Hogarth High art and low 1732 1750

Author : Ronald Paulson
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The second volume in Paulson's definitive study of William Hogarth explores the peak of the artist's career, from A Harlot's Progress to The March of Finchley, and concentrates particularly on the production and consumption of his works. It plays out Hogarth's conflicting aims of producing a polite or popular art, for patrons or for the general public. It is also concerned with the central issue of Hogarth as painter and engraver. Hogarth recognised that the art market was changing. Personal patronage was declining, art works were being commercialised, and a huge new market was opening up. From his earliest professional training Hogarth had witnessed and participated in the employment of mechanical reproduction - printing and engraving - to create and extend cultural markets. The enterprising Hogarth set out to develop a new product corresponding to the expanding audience, especially appealing to those who wanted to maintain their own identity and not merely to emulate the upper class. Prints could now be seen in coffee houses and shop windows, therefore reaching an audience far beyond their owners. Art was no longer limited to the simple status of personal possession - this put in question the whole matter of property as it did of class. Hogarth's interests extended straight down from the dukes and princesses of his conversation pictures to the lowest denizens of the London underworld. Although he makes clear in his graphic works that his sympathies lay with the 'nobodies', at the same time his pictures, with their learned allusions and visual and verbal puns, also address themselves to an educated audience. He was at once both inside and outside the system. Volume II also focuses on Hogarth's relationship to the emergent literary form - the novels of Samuel Richardson and Henry Fielding. Without Hogarth's graphic experiments of the 1730s, Richardson and Fielding would have written very differently

Catalogue of Prints and Drawings in the British Museum

Author : British Museum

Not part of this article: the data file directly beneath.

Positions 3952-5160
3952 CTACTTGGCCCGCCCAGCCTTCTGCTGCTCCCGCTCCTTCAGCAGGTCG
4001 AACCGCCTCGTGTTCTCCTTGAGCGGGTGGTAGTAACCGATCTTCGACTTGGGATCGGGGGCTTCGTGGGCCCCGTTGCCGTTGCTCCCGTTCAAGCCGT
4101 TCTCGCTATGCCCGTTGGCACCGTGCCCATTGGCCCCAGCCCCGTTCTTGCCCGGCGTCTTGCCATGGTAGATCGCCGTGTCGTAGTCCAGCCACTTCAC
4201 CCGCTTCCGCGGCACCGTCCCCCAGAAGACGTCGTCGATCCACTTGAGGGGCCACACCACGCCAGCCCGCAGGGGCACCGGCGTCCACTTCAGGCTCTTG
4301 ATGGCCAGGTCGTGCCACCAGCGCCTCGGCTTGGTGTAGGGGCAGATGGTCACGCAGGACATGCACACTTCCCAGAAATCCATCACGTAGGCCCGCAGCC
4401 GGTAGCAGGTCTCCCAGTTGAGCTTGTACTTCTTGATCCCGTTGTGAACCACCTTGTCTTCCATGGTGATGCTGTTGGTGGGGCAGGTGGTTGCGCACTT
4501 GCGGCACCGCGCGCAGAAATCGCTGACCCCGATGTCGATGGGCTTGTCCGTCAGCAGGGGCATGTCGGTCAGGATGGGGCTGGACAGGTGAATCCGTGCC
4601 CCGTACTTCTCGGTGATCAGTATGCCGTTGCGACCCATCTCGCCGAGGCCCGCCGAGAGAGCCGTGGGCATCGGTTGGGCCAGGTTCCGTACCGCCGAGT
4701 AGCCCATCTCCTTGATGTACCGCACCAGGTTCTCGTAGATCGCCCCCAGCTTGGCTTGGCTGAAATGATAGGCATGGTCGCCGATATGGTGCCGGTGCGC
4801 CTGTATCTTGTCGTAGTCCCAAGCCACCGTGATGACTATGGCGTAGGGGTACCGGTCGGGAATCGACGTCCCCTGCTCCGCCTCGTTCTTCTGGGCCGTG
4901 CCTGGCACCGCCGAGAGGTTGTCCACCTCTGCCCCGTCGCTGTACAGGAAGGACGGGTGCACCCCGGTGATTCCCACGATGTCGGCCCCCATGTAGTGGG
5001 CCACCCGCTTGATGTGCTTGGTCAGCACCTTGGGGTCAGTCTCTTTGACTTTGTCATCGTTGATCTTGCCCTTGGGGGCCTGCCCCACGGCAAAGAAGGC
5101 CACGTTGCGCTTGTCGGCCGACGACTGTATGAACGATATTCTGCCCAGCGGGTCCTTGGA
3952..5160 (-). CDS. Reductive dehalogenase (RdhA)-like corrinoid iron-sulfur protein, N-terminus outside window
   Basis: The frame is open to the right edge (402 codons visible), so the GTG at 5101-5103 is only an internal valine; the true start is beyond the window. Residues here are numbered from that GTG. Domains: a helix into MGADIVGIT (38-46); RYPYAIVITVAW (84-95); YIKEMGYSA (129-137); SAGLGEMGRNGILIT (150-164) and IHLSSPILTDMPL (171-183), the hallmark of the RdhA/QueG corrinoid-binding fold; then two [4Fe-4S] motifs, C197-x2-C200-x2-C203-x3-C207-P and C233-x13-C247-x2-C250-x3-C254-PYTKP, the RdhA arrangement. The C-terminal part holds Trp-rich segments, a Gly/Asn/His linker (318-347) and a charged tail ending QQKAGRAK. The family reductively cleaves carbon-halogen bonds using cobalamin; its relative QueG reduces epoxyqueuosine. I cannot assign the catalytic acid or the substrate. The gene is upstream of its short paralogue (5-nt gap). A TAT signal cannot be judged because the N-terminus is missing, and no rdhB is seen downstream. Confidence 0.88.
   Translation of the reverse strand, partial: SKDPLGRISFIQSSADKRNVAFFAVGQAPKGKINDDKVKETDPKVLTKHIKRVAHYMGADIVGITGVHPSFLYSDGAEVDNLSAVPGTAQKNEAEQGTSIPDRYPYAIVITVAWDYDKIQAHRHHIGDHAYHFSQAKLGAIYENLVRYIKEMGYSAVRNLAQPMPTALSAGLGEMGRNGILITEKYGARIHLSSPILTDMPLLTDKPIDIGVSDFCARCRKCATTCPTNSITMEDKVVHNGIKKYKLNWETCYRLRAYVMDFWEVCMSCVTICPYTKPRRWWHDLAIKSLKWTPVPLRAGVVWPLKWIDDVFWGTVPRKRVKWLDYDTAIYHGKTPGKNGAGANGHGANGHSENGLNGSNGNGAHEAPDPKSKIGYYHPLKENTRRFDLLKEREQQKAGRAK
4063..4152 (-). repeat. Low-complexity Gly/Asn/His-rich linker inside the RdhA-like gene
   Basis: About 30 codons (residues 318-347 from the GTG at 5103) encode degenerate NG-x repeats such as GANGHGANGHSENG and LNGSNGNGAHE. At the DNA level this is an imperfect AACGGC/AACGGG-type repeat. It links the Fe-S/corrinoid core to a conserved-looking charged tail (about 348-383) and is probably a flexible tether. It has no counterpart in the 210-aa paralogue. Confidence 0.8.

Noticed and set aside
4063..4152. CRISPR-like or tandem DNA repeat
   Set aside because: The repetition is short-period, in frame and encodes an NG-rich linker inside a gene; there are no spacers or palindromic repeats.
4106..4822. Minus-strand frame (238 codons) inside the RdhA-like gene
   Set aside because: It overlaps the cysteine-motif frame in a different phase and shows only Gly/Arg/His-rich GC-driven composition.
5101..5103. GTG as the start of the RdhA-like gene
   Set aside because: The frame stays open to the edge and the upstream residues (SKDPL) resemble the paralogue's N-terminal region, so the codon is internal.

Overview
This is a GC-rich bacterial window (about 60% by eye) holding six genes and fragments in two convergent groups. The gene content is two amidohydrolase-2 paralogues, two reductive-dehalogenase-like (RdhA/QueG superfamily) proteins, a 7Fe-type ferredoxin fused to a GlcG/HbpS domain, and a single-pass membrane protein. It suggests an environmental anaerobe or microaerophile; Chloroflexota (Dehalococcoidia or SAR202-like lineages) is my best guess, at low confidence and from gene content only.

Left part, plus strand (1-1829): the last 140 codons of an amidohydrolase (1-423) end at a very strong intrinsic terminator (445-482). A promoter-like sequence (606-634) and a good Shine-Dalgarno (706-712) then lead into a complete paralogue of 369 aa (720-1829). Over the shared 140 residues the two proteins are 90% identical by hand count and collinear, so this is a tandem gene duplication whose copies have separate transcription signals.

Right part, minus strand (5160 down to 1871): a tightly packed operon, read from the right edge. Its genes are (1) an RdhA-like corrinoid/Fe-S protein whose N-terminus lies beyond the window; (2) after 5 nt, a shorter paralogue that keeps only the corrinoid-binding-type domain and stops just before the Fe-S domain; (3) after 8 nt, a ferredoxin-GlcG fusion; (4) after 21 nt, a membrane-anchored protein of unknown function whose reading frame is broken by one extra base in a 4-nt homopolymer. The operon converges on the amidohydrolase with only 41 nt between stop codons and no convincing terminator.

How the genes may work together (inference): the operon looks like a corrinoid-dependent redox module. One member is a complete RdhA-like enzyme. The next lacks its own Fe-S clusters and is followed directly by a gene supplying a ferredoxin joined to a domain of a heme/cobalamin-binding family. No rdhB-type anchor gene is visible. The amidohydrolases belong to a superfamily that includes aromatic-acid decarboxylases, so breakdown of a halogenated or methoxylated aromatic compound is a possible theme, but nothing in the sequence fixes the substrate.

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The Culture of Sensibility

Author : G. J. Barker-Benfield
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During the eighteenth century, "sensibility," which once denoted merely the receptivity of the senses, came to mean a particular kind of acute and well-developed consciousness invested with spiritual and moral values and largely identified with women. How this change occurred and what it meant for society is the subject of G.J. Barker-Benfield's argument in favor of a "culture" of sensibility, in addition to the more familiar "cult." Barker-Benfield's expansive account traces the development of sensibility as a defining concept in literature, religion, politics, economics, education, domestic life, and the social world. He demonstrates that the "cult of sensibility" was at the heart of the culture of middle-class women that emerged in eighteenth-century Britain. The essence of this culture, Barker-Benfield reveals, was its articulation of women's consciousness in a world being transformed by the rise of consumerism that preceded the industrial revolution. The new commercial capitalism, while fostering the development of sensibility in men, helped many women to assert their own wishes for more power in the home and for pleasure in "the world" beyond. Barker-Benfield documents the emergence of the culture of sensibility from struggles over self-definition within individuals and, above all, between men and women as increasingly self-conscious groups. He discusses many writers, from Rochester through Hannah More, but pays particular attention to Mary Wollstonecraft as the century's most articulate analyst of the feminized culture of sensibility. Barker-Benfield's book shows how the cultivation of sensibility, while laying foundations for humanitarian reforms generally had as its primary concern the improvement of men's treatment of women. In the eighteenth-century identification of women with "virtue in distress" the author finds the roots of feminism, to the extent that it has expressed women's common sense of their victimization by men. Drawing on literature, philosophical psychology, social and economic thought, and a richly developed cultural background, The Culture of Sensibility offers an innovative and compelling way to understand the transformation of British culture in the eighteenth century.